LGBTQ & YA 2016

Suggestions and ideas for sourcing YA fiction

In 2014, working on a post-grad Uni task with Kate S, we created a readers' advisory using Smore (link below). This new Smore provides additional information to that advisory as some of the information needed a 2016 update and other sources have been located. However, there is still plenty of great information on the original, and I do recommend going and having a read of what we created.

Places to search...

If you're considering specific titles already in print or if you've been asked to get a title, here are a couple of review sites that you can consult for information.

Honestly, one of the best ways to source possible titles to add to your collection is to consult some of the "most anticipated" or "best of" lists/posts from reputable sites - and to then do some comparisons across the lists. It's particularly helpful when they provide brief reviews or synopsis. Here are a few that I've been looking at for 2016.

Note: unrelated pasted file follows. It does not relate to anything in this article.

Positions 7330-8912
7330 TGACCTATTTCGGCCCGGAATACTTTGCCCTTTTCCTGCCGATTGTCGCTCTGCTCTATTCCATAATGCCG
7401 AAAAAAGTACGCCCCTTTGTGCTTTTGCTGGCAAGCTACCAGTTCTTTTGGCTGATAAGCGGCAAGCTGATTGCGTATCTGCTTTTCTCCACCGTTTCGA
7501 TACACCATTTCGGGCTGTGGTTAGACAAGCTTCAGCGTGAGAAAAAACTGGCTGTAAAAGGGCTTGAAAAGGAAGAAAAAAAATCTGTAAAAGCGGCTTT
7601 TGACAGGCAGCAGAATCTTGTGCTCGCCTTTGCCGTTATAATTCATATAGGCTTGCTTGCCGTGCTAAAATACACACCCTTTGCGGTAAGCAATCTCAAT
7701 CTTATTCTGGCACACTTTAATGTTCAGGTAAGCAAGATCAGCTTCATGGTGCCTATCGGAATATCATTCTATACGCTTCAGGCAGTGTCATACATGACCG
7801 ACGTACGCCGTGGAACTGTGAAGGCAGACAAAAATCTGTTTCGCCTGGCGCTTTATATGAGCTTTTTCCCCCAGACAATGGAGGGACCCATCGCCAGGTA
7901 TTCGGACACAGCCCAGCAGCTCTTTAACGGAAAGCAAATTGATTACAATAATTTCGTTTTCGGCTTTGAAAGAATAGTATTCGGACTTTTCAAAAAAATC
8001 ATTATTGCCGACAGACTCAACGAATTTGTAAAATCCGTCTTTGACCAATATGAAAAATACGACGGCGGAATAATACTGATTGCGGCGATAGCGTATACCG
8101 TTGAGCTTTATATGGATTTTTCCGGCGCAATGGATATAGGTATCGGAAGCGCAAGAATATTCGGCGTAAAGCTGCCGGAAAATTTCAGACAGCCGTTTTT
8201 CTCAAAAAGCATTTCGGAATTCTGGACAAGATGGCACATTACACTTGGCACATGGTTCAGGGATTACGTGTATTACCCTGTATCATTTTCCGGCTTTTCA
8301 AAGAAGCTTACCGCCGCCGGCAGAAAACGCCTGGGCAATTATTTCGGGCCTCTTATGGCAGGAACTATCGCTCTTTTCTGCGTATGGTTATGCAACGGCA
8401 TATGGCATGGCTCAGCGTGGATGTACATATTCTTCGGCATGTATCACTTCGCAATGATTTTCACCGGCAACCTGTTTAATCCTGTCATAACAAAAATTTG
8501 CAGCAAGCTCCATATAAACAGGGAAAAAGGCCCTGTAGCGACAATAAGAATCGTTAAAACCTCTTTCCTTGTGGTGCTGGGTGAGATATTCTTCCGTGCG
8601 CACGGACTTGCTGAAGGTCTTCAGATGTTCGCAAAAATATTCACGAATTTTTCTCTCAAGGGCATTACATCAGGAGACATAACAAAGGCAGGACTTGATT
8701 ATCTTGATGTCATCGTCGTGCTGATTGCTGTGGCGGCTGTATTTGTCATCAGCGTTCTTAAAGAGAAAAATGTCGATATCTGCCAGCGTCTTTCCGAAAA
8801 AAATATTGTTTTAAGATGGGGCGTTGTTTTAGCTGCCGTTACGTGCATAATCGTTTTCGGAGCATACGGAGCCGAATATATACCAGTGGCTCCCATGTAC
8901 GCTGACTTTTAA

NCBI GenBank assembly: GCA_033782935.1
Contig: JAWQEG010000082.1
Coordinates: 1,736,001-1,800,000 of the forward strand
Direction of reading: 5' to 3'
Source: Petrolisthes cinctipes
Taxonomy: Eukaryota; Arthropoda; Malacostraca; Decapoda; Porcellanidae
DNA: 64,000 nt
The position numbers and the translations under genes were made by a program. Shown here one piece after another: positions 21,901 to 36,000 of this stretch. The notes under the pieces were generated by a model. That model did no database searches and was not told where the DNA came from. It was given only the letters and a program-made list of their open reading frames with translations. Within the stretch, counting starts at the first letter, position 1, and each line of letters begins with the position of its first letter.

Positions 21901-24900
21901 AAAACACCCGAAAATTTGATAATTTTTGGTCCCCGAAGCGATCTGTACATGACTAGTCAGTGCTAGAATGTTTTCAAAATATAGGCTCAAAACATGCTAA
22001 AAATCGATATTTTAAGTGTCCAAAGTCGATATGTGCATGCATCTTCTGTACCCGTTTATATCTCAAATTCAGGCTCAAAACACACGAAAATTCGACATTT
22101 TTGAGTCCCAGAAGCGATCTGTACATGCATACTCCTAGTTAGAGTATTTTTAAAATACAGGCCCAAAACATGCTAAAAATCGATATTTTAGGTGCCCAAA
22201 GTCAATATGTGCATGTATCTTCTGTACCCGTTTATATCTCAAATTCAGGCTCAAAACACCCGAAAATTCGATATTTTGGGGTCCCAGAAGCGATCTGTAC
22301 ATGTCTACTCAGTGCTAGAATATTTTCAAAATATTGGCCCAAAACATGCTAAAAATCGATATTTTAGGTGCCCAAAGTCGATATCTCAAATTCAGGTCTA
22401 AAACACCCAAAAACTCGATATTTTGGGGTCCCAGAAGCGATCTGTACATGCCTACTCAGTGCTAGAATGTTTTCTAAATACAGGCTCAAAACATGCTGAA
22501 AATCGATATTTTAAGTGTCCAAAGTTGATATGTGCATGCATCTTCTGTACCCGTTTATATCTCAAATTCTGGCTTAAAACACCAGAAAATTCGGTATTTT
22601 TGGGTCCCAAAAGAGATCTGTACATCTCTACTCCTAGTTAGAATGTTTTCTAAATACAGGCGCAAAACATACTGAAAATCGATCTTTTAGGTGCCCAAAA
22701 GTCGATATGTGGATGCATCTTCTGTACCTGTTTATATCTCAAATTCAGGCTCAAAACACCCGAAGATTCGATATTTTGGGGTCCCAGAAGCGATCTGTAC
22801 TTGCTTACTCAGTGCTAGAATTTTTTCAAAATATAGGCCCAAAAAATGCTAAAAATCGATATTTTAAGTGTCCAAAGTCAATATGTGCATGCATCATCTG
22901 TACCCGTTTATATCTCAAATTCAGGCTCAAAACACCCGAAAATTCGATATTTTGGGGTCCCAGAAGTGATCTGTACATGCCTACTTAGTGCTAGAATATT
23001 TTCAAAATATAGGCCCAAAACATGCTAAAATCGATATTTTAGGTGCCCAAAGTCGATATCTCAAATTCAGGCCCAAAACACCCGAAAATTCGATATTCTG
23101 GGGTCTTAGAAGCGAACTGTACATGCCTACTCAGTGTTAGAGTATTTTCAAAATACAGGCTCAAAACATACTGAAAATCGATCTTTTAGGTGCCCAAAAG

This first one is the YA list from the Rainbow Book Committee's website - the 2016 list is drawn from books published between July 2014 and December 2015. If you are working with younger kids, this list includes picture books and juvenile fiction.

Why include LGBTQ texts in your library?

Consider this information from the Australian Human Rights Commission's Face the Facts website. Providing young adults with the opportunity to see themselves in the books they read or to develop their empathy by walking in someone else's shoes via a book could do a great deal to reduce bullying, increase the confidence and self-esteem of young adults.
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(above: the 2014 infographic from -